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Helios Awakens



After driving to a remote ranch hours before the April 2024 total solar eclipse started to darken the landscape around us, all weather indications were over 85% total cloudy and stormy along the Texas projected path of totality.  The weather anxiety was exhausting!  We made our way, knowing that capturing the eclipse on cameras AND simply experiencing it with naked eyes was pre-heartbreaking.  I set up the equipment and tried to enjoy the Spring warmth and indigenous Texas wildflower cover around me.  As the event time neared, the cloud cover remained thick, but every so often the clouds thinned enough to see the outline of the Sun.  This gave me some excitement and encouragement.  And before you knew it, the moon started it's advance.  Little by little, the Sun's disk was stolen from sight.  And then the swirling clouds allowed for a few lucky shots!  Just barely... just a few exposures...  Just enough to get want I had always hoped for!  Sifting through the different exposures later that day, it was evident that most did not make it successfully with the shifting light values - but that last shot before complete cloud cover was it!  I though I was lucky to have as many exposures as I did, but as it turned out only two were successful. Super close call!  The stormy clouds actually helped to make the entire scene, but if there was completely clear skies, the shot would not have the same "feeling" - and would likely have been just documentary.  In landscape photography, the weather can be the boss - sometimes your enemy, sometimes your success.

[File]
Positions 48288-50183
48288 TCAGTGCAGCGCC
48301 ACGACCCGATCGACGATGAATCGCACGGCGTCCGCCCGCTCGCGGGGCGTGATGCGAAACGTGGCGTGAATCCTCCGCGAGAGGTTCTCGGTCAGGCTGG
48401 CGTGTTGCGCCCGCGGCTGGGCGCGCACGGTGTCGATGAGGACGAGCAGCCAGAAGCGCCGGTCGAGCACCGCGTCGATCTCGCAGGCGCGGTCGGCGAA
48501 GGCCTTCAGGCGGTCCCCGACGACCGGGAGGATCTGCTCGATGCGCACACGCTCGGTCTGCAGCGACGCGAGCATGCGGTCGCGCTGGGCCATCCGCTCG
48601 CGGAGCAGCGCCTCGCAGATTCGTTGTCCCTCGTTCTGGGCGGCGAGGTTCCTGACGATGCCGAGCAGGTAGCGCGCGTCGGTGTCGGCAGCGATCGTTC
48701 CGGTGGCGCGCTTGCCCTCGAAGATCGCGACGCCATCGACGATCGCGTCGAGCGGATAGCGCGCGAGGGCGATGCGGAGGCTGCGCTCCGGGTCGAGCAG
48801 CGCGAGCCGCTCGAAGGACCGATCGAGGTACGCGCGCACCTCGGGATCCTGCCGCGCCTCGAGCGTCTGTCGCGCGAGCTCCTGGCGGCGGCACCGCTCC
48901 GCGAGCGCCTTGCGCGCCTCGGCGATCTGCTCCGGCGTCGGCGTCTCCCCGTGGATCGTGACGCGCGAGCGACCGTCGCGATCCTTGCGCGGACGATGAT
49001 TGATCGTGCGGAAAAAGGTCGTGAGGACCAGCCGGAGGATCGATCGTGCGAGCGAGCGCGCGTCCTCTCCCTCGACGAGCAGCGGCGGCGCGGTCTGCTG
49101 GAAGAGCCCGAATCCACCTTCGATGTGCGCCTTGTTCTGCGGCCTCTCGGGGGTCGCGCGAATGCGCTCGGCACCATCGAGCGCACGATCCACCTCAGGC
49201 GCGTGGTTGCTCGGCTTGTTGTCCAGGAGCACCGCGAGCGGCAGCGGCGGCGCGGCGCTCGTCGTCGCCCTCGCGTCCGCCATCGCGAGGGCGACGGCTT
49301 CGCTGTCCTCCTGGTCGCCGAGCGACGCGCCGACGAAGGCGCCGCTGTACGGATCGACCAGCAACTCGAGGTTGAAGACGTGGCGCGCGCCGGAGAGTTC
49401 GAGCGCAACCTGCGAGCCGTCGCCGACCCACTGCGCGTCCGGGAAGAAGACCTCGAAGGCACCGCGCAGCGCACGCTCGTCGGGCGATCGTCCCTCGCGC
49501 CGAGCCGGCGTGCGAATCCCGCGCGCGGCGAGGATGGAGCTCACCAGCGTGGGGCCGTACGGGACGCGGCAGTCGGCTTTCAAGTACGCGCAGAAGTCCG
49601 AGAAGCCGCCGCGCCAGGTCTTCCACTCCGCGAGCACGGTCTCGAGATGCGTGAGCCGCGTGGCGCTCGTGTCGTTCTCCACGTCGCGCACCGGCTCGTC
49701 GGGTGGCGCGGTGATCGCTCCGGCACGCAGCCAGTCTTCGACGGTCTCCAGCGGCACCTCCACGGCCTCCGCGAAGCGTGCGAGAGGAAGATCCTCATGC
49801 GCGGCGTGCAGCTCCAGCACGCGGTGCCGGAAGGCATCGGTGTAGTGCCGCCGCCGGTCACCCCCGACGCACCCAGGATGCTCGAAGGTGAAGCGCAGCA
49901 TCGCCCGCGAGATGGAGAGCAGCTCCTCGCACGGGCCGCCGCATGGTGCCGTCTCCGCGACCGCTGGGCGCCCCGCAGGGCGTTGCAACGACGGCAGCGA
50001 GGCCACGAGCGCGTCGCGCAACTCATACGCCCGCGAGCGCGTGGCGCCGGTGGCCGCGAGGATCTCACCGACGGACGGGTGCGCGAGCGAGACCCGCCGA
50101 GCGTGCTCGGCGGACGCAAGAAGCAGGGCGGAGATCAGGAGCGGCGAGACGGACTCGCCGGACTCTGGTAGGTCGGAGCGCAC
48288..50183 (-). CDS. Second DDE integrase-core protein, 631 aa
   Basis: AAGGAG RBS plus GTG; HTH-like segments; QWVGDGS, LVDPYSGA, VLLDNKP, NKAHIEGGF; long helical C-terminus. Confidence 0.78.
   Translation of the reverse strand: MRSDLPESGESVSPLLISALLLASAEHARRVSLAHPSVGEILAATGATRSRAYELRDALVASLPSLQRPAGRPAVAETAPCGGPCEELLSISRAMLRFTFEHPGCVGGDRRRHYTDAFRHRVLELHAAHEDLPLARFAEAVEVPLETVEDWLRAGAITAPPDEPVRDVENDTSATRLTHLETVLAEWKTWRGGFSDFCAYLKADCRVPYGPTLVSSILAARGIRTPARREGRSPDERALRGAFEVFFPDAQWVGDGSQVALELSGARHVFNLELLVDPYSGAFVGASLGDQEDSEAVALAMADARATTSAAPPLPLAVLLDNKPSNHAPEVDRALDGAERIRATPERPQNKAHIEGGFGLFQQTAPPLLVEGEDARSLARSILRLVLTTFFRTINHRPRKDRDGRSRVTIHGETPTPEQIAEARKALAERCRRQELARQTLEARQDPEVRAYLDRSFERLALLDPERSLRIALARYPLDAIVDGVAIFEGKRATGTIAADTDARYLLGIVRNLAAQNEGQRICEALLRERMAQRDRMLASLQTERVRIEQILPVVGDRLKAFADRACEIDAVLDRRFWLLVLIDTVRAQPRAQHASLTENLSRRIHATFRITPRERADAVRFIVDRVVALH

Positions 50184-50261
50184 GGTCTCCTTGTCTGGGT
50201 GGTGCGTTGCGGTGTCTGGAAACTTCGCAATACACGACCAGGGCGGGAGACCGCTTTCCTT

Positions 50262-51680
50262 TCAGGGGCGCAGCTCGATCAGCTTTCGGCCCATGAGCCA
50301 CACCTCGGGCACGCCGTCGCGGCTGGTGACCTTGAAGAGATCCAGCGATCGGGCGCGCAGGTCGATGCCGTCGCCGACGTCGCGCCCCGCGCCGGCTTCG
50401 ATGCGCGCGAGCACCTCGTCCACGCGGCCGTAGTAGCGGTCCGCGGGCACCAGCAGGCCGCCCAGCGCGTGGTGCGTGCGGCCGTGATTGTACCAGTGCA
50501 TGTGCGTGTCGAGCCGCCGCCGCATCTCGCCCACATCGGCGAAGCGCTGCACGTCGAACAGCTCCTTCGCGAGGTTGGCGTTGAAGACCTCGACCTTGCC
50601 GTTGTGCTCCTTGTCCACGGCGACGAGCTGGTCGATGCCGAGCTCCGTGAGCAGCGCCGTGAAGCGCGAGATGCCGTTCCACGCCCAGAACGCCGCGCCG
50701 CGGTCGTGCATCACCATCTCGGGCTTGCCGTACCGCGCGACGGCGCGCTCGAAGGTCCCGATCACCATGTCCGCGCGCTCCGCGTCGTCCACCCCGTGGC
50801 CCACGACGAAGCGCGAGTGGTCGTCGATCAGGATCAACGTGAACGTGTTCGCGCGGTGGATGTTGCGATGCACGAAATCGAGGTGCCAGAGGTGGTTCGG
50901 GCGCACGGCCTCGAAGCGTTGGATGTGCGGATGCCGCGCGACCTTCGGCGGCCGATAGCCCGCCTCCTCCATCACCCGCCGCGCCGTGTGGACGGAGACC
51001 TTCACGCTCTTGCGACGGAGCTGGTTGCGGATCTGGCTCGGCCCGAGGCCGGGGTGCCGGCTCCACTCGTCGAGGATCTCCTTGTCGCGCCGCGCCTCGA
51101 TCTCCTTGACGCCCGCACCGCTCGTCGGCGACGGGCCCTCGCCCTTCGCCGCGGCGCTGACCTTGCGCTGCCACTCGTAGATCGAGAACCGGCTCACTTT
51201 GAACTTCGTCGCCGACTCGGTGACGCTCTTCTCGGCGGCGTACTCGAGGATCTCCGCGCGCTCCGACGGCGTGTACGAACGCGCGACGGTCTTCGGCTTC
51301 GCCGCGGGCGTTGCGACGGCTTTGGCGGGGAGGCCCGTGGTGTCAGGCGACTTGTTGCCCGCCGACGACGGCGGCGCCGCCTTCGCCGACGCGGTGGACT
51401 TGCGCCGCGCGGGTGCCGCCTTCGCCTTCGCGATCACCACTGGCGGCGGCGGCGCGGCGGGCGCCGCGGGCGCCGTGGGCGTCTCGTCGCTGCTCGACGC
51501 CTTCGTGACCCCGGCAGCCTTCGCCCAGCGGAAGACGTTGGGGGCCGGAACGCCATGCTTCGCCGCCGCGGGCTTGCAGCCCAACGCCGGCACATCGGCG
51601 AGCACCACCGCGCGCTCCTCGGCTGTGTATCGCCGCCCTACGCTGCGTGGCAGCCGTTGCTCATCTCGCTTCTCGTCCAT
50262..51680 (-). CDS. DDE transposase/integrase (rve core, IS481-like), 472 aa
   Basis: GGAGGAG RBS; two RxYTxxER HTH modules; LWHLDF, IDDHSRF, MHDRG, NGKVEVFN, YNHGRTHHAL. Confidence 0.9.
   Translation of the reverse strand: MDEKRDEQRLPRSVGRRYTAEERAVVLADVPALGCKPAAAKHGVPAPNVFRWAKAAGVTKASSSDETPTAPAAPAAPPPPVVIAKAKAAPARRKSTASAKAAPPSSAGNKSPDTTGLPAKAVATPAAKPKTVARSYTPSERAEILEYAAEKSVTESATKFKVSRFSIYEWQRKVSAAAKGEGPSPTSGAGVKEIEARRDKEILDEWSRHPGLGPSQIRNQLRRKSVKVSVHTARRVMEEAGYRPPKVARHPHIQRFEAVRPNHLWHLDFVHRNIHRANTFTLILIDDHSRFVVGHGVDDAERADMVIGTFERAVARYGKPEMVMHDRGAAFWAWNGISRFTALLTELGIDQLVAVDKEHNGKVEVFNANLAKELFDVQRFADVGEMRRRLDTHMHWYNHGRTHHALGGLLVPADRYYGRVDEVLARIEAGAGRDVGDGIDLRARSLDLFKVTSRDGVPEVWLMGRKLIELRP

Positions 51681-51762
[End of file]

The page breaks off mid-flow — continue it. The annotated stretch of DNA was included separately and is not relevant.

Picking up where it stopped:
9309_8 contest.jpg

Limited Editions 100
Artist Proofs 2

Texas Hill Country, USA

Total Solar Eclipse


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